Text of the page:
Gran who arranged daughter-in-law's murder set to be FREED from jail

Grandmother, 85, who arranged for her daughter-in-law, 27, to be lured to India and murdered after she cheated on her son is set to be FREED from jail

  • EXCLUSIVE: Bachan Kaur Athwal found guilty of murdering Surjit Athwal in 2007
  • It was first conviction in British court of honour killing committed outside of UK
  • The Parole Board announced today that Bachan can now be released on licence 

A tyrannical grandmother who arranged for her own daughter-in-law to be lured to India and murdered will be free in weeks.

Brutal Bachan Kaur Athwal, then 70, was one of the oldest people to be jailed for murder when she was convicted in 2007.

Bachan and son Sukhdave Athwal, then 43, were sentenced to life after being found guilty of the honour killing of Surjit Athwal, 27.

She disappeared after going with her mother-in-law from the UK to India for a family wedding in December 1998. Her body has never been found.

The Parole Board announced today that Bachan. now 85, can now be released on licence.

A spokesperson for the Parole Board said: ‘We can confirm that a panel of the Parole Board has directed the release of Bachan Athwal following an oral hearing.

‘Parole Board decisions are solely focused on what risk a prisoner could represent to the public if released and whether that risk is manageable in the community.

‘A panel will carefully examine a huge range of evidence, including details of the original crime, and any evidence of behaviour change, as well as explore the harm done and impact the crime has had on the victims.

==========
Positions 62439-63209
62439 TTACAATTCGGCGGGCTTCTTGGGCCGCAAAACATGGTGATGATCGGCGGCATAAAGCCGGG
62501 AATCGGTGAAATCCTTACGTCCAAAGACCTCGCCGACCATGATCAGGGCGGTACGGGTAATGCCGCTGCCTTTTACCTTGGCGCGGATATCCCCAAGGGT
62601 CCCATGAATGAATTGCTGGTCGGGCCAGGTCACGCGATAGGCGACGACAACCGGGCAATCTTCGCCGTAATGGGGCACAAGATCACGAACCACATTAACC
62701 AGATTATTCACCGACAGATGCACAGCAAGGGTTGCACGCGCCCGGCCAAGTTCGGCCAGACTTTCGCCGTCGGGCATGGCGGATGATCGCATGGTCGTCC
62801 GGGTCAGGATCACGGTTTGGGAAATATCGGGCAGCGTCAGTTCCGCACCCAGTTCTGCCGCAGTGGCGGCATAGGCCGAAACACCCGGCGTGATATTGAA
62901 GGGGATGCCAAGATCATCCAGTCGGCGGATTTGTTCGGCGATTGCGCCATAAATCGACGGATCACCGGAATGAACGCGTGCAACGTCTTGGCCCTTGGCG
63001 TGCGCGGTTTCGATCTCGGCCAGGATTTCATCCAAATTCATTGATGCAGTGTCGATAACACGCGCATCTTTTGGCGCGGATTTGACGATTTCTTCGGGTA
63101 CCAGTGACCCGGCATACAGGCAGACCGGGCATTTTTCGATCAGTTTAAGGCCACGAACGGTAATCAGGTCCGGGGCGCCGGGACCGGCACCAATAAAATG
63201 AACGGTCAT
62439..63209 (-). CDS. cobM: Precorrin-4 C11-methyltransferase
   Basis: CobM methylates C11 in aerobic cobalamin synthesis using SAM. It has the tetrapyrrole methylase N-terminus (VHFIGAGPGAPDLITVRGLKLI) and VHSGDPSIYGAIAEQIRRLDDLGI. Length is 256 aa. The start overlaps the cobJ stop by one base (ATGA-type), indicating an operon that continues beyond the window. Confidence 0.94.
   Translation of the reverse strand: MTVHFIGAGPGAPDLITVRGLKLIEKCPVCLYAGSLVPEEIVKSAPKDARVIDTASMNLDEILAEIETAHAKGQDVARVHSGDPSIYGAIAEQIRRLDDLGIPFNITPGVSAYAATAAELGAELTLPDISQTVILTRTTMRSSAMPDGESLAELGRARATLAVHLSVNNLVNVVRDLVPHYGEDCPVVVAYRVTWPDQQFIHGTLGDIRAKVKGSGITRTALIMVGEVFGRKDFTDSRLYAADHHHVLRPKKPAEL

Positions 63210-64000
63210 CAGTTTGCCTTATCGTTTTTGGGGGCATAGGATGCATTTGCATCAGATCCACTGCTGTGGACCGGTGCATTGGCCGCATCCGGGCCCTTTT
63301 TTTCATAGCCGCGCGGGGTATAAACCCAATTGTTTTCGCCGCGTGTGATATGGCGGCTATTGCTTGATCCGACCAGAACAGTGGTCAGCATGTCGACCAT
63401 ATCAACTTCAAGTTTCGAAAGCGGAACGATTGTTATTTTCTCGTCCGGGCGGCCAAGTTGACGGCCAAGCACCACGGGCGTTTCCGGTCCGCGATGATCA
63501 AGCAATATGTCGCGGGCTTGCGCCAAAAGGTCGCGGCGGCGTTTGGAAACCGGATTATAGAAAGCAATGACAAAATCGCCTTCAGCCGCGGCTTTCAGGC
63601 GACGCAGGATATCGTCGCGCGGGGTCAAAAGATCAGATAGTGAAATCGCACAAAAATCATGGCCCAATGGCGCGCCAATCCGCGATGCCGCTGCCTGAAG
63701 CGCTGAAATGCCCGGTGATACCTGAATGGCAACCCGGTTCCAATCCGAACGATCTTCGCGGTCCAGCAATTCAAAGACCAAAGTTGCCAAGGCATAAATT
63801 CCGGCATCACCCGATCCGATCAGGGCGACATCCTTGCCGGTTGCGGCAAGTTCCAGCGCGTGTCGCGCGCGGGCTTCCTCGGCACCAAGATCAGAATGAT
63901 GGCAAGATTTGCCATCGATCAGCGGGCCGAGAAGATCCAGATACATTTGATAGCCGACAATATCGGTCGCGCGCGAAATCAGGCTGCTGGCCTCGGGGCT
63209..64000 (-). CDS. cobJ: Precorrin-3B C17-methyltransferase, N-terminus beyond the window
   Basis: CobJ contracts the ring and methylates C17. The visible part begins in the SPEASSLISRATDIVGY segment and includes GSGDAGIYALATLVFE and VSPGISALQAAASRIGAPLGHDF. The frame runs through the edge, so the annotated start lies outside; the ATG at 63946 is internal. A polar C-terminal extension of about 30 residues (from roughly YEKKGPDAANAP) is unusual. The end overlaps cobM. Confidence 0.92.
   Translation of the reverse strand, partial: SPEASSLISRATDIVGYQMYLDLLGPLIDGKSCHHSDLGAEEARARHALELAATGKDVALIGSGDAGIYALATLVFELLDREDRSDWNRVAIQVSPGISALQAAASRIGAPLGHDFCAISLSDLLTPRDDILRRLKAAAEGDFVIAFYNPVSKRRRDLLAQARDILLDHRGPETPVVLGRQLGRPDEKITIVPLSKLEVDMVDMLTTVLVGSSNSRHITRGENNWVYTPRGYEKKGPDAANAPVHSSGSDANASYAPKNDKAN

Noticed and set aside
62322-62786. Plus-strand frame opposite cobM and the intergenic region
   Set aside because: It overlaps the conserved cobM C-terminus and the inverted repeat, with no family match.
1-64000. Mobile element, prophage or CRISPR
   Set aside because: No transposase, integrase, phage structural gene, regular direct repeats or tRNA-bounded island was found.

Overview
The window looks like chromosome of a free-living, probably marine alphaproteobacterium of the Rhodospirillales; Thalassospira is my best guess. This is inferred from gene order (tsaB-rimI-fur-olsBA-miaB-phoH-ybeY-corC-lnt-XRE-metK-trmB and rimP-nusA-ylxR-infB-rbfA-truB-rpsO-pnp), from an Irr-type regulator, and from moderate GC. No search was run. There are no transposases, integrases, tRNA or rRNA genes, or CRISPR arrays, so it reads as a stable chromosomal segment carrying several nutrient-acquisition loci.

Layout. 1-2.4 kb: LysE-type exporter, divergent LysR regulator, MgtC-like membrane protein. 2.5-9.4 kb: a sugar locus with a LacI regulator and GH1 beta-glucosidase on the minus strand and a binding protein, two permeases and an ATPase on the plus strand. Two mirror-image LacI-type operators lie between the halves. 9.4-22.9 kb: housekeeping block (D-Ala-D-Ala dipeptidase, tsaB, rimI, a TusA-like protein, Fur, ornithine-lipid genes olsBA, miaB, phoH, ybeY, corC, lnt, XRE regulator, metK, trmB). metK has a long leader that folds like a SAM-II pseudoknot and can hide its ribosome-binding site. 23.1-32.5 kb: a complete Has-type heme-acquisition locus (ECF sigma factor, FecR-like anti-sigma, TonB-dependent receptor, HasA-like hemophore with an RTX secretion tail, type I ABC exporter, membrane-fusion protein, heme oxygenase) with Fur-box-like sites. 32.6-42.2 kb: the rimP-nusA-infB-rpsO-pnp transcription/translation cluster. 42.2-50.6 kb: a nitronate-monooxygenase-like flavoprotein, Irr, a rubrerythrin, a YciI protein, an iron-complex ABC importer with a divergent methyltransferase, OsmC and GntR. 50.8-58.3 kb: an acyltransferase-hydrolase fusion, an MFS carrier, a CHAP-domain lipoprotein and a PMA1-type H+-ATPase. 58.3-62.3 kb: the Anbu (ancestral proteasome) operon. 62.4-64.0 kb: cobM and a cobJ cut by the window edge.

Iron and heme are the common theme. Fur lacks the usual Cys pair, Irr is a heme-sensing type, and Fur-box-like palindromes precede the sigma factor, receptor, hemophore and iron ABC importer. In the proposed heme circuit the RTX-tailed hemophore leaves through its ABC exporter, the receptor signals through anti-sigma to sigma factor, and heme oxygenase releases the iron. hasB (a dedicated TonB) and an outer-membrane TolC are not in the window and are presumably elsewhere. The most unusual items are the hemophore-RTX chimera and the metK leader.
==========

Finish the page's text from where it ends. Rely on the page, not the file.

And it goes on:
‘Members read and digest hundreds of pages of evidence and reports in the lead up to an oral hearing. Evidence from witnesses including probation officers, psychiatrists and psychologists, officials supervising the offender in prison as well as victim personal statements are then given at the hearing.

‘The prisoner and witnesses are then questioned at length during the hearing which often lasts a full day or more. Parole reviews are undertaken thoroughly and with extreme care. Protecting the public is our number one priority.’

In a summary, the Parole Board said that Bachan was in ‘very poor health. She suffers from dementia, is physically frail and lacks mental capacity.’

Brutal Bachan Kaur Athwal, then 70, was one of the oldest people to be jailed for murder when she was convicted in 2007

Bachan and Sukhdave – both Sikhs – were convicted of murder at the Old Bailey and sentenced to life imprisonment.

The case made history as it was the first conviction in a British court of an honour killing committed outside of the UK.

Surjit was forcibly wed in 1988 at the age of just 16, and endured ten years of an unhappy and abusive marriage.

She lived with her strict husband and his mother in a home they shared in Hayes, West London,

Widowed Bachan ran the family home with an iron fist, with Surjit treated like a slave.

In Bachan’s mind, she posed a threat to the family’s good name.

Despite beatings from her husband and mother-in-law, Surjit rebelled.

She found a job in customs at Heathrow Airport, dressed in Western clothes and wore make-up, and went out with new friends.

Bachan was ashamed of Surjit’s Western ways and ordered the so-called honour killing to preserve their warped family code.

In November 1998, Bachan told family members: ‘We have to get rid of her.’